Vice Mayor Paul Sandhu and the Eagle Field Foundation held a community event with retired tanks and other military vehicles on July 1, just in time for the Fourth of July weekend celebrations.
The Eagle Field Foundation, a nonprofit, focuses on the preservation of history through preservation of military vehicles. It uses the history behind the vehicles to educate the public on American and world wars. It also gathers veteran stories for that purpose.
The military vehicles and tanks come from a long range of history: from all the way back in 1917 to the modern day. It can take as long as a few months to fully preserve a vehicle, depending on the condition it arrives in.
“We try to be as thorough as possible and as dedicated as possible to restoring the vehicles,” board member Anders Hudson said.
The foundation spreads its message through car shows, public outreach, and its first fully bilingual program. Before the COVID-19 pandemic, the foundation would hold up to 30 events per year, mostly in Santa Clara.
The foundation and the city of Galt have worked together since 2016, including the military vehicles in the Independence Day Celebration. After a three-year hiatus, mostly because of the pandemic, Galt City Council brought back the military vehicles to the community. The foundation works closely with Sandhu, as the yearly preview event is one way that Sandhu contributes to the community.
Sandhu told the Herald that his purpose is to bring the community together, by hosting the event and foundation members at his family’s hotel.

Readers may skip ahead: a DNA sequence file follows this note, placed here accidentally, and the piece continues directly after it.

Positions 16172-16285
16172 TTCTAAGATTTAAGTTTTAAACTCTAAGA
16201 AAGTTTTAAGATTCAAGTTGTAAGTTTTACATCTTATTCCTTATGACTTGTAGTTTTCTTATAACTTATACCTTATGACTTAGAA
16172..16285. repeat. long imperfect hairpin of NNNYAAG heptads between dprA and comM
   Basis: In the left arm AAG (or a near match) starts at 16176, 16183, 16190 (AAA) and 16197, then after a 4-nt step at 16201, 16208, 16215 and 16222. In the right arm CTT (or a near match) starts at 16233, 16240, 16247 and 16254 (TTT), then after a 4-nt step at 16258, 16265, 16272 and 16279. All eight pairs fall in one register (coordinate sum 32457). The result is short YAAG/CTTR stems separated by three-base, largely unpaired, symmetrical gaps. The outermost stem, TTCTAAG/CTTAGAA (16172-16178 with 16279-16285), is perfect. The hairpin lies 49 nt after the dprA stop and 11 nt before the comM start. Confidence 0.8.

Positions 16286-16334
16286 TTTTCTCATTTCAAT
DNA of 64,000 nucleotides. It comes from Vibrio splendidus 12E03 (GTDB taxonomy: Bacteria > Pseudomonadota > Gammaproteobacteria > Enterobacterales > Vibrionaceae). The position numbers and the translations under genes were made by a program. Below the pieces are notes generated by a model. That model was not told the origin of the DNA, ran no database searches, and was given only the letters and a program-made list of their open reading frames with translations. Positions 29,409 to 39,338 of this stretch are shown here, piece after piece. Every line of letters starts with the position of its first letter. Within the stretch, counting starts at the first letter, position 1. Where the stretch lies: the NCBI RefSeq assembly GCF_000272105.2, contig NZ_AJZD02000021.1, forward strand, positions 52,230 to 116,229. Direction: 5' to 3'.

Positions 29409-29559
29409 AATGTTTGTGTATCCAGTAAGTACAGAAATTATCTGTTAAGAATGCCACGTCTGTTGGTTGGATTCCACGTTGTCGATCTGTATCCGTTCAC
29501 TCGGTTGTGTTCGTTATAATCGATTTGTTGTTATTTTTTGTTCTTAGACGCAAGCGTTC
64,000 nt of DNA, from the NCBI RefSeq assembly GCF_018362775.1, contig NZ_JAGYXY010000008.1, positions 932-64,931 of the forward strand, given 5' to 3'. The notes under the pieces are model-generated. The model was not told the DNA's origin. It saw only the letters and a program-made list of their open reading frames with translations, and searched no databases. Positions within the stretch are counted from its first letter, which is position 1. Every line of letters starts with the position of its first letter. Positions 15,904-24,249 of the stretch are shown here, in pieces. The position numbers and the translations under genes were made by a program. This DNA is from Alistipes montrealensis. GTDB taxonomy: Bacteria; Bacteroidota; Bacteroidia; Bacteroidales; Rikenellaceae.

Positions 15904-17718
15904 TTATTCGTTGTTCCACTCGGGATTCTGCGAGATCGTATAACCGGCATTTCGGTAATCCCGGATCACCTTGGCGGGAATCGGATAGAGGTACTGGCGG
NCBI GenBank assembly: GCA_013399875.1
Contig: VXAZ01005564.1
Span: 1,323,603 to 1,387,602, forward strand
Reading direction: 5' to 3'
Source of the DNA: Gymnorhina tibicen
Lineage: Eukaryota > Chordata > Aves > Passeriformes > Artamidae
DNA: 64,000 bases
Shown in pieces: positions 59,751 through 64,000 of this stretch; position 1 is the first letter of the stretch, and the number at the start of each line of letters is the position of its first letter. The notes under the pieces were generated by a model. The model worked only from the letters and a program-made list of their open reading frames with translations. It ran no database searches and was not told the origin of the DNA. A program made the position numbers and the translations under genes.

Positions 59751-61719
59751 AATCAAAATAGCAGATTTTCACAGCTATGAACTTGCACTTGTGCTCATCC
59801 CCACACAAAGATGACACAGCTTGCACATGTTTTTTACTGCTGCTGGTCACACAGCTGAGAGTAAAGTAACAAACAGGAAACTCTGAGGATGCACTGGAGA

“We are very family-orientated,” Sandhu stated when asked what the special meaning for this event is. He emphasized that his goal is to get community members interacting with each other.
It takes about a week to organize all the details for the event, with lots of help from local businesses and organizations. River Rock Brewery, the Men’s Club, and Velvet Grill and Creamery all joined forces to provide food and drinks.
Dozens of people attended the celebration. The five military vehicles and tanks were the main attraction, and parents brought out their kids to touch and experience them. Arvind Mann brought out his kids for the first time to see the huge machines.
“They keep on gravitating to that one,” Mann said, referring to the ACAV, an armored personnel carrier.
For many attendees, it was their first time seeing military vehicles up close.
Sandhu had personally invited the board of the Barbara Payne Community Garden to attend. Board member Bronson Simunek came out to support the Sandhus.
For more information on the Eagle Field Foundation, visit its Instagram page, @eaglefieldfoundation.